Summitry inflation and a lost opportunity

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Summitry inflation and a lost opportunity

Lee Hyun-sang

The author is a columnist at the JoongAng Ilbo.

In Korea, the liberals were criticized for their inability whereas the conservatives were blamed for their corruption yet capability. But that was reversed in the last presidential election. The Democratic Party (DP) stigmatized People Power Party (PPP) candidate Yoon Suk-yeol as the icon of inability, pointing to the former prosecutor general’s lack of political career to become the next president. In response, the PPP dug up a plethora of immoral acts by DP candidate Lee Jae-myung for the March 9 election. The ongoing battle between the two rivaling parties still revolves around that theme.

After electing Lee as its leader despite his defeat in the presidential election — and regardless of his indictments on charges of election law violations — the DP is waging a full-fledged war on President Yoon beyond the level of political battles. Its target this time is Yoon’s trip to London to pay tribute to Queen Elisabeth II, who passed away after 70 years on the throne. The attack was led by Tak Hyun-min, the protocol secretary of former president Moon Jae-in. As if to demonstrate his expertise in protocols, Tak found fault with the signing by President Yoon on a left-hand page of the condolence book for the queen. After watching the strange developments in Korea, the British ambassador in Seoul tried to calm the heated domestic battle, saying, “Attending Her Majesty’s funeral is itself an act of paying tribute to her.”

The problem is such substandard attacks are working in Korea. A bigger problem is that the presidential office and the conservative government provide fodder for attacks by opponents. Usually, a president’s trip overseas complement his or her mistakes in their own country. But Yoon’s visits to the UK and the U.S. following his earlier trip to Spain for NATO Summit failed to show such effects. The political novice’s international debut was instead eclipsed by frequent diplomatic fumbles, which cannot be blamed on the DP alone.

Yoon’s omission of paying his condolences to the queen could have been averted only if his aides had paid more attention in advance. Given the 60-kilometer (37-mile) distance from the airport to the Westminster, chaotic traffic jam and complicated protocols required for over 200 foreign dignitaries, Yoon’s aides had to hurry. But they did not. That constitutes a dereliction of duty by Yoon’s protocol and diplomatic team.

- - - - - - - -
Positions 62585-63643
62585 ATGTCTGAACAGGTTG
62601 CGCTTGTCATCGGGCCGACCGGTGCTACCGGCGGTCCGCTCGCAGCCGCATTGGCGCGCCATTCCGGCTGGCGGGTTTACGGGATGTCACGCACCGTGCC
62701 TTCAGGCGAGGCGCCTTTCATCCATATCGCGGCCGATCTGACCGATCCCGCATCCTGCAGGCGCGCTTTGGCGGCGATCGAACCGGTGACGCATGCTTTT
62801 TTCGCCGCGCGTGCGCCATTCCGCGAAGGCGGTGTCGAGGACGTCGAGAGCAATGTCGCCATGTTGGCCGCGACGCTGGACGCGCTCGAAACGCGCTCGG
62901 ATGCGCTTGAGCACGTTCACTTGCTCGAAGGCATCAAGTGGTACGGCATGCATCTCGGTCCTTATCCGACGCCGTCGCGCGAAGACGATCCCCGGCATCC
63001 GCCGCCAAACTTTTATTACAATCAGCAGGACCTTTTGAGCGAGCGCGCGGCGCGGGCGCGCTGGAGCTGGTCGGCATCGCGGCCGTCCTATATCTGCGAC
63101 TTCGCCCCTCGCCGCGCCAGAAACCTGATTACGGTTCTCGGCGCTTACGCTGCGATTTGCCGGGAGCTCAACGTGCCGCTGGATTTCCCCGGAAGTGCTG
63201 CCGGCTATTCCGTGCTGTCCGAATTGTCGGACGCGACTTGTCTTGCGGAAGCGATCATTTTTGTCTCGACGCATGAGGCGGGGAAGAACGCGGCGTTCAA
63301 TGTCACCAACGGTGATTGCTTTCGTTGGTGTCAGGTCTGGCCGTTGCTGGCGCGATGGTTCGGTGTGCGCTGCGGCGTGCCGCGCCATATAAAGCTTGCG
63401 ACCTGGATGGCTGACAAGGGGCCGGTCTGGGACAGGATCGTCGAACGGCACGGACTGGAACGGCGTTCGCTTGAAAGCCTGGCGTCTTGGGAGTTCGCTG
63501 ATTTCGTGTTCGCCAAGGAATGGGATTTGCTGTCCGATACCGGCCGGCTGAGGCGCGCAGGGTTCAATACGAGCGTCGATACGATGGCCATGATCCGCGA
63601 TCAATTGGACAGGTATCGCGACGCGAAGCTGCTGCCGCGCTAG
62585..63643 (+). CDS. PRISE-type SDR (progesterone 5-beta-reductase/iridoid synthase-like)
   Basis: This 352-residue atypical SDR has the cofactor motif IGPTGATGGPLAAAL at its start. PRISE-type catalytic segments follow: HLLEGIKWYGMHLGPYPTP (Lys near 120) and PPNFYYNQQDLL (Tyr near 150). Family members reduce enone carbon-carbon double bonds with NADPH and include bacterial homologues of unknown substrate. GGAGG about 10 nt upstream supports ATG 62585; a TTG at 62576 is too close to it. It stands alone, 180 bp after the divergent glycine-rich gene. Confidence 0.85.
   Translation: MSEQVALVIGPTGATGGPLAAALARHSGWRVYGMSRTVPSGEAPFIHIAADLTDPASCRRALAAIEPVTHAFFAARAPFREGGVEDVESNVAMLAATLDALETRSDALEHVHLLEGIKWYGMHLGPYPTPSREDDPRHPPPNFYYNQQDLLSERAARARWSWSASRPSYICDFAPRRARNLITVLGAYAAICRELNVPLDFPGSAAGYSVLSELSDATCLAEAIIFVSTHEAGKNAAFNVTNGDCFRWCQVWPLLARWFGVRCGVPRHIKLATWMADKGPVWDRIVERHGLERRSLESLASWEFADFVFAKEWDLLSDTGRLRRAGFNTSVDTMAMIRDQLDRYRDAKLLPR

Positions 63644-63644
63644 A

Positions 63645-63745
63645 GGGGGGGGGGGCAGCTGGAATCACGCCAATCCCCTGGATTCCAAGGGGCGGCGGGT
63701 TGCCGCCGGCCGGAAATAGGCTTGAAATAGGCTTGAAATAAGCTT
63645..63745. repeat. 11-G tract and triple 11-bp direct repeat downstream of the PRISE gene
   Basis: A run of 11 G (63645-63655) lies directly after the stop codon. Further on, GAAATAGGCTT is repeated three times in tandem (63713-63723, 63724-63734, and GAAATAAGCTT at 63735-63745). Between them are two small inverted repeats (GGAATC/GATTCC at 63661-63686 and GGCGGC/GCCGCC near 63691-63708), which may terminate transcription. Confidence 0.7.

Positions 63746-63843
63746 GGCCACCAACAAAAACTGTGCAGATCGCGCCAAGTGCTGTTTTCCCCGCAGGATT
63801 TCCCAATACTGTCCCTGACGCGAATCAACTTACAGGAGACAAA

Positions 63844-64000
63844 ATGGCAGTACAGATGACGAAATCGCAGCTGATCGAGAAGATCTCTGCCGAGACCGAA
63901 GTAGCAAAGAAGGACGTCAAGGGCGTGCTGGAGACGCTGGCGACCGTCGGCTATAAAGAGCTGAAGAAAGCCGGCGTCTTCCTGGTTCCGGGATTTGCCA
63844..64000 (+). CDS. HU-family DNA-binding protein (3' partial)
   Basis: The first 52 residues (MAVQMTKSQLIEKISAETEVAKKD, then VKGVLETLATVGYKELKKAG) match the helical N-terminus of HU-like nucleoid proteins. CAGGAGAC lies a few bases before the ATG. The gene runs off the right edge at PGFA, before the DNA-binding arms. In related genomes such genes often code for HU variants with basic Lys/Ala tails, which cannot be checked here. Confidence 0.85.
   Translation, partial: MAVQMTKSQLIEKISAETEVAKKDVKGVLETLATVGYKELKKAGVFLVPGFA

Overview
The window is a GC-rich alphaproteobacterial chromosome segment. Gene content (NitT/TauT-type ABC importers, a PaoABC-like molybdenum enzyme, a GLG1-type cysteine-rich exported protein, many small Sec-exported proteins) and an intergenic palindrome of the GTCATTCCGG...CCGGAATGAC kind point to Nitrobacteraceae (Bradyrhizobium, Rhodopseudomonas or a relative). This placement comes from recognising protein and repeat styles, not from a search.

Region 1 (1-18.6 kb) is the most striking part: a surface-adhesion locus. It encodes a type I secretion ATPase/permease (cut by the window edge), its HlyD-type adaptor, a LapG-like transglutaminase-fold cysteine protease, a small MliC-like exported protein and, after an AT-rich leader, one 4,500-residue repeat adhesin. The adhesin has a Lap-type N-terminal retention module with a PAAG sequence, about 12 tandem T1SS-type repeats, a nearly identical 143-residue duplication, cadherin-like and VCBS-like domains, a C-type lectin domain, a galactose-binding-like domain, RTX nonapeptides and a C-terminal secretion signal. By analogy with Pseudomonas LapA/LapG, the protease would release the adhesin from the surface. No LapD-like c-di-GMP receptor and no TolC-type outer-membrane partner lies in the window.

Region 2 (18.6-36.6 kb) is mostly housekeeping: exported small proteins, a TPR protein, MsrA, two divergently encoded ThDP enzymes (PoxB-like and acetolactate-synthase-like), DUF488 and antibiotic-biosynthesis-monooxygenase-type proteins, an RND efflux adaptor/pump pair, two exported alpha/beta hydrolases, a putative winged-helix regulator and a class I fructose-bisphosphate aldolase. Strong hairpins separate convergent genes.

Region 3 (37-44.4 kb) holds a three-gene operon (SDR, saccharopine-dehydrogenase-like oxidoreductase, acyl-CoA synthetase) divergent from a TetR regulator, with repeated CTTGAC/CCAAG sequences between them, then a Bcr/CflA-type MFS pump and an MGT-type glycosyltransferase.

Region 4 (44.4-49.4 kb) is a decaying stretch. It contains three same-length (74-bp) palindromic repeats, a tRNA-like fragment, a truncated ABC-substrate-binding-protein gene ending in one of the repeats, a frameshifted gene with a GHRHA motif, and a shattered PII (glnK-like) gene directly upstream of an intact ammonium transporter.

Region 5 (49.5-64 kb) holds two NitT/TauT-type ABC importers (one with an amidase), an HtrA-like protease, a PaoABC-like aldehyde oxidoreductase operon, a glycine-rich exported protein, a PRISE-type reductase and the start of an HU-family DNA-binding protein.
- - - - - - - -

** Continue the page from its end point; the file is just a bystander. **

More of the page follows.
Another problem involves the promotion of Yoon’s meetings with Biden and Japanese Prime Minister Fumio Kishida in New York. Yoon’s presidential office made the mistake of making official a “summit” with Kishida even before the details were fixed. Due to its rush to a summit, Korea lost its poker face, the ABC of diplomacy. Meanwhile, Japan took leadership by leaking the possibility of a botched summit to Japanese media. As a result, Yoon had to beg for a summit with Kishida. (Yoon actually went to an international conference being hosted by Kishida, even without an invitation). Diplomacy is an extension of domestic politics. A leader cannot earn trust from the public if he or she loses dignity.

Yoon has a 48-second meeting with Biden on the sidelines of the UN General Assembly last week. Yoon’s presidential office elaborated on the achievements he made from that short meeting. But I wonder how effectively Yoon could have delivered his deep concern about the U.S. discrimination on Korean electric vehicles during that ephemeral encounter. Given the midterm election in November and surging inflation in America, the prospect of the results of a Korea-U.S. summit was not that bright from the start. Nevertheless, Yoon’s presidential office tried to inflate expectations for a summit. The 48-second talk resulted from Biden’s shortened schedules, but the burden must be borne by Yoon.

People who stress morality of the people around a head of state often say, “Caesar’s wife must be above suspicion.” Julius Caesar used the phrase to explain why he divorced his wife, Pompeia, who was suspected of having an extramarital affair with the notorious profligate Publius Clodius. But there is a dramatic turning point in the story. Caesar did not blame Clodius. Instead, he helped the young and promising patrician get elected as a tribune, suggesting the impregnable level of his political skills.

To escape from the frame of incompetency, such skills are needed. You can call them an ability to embrace enemy. Politics is about finding realistic means to realize ideals.
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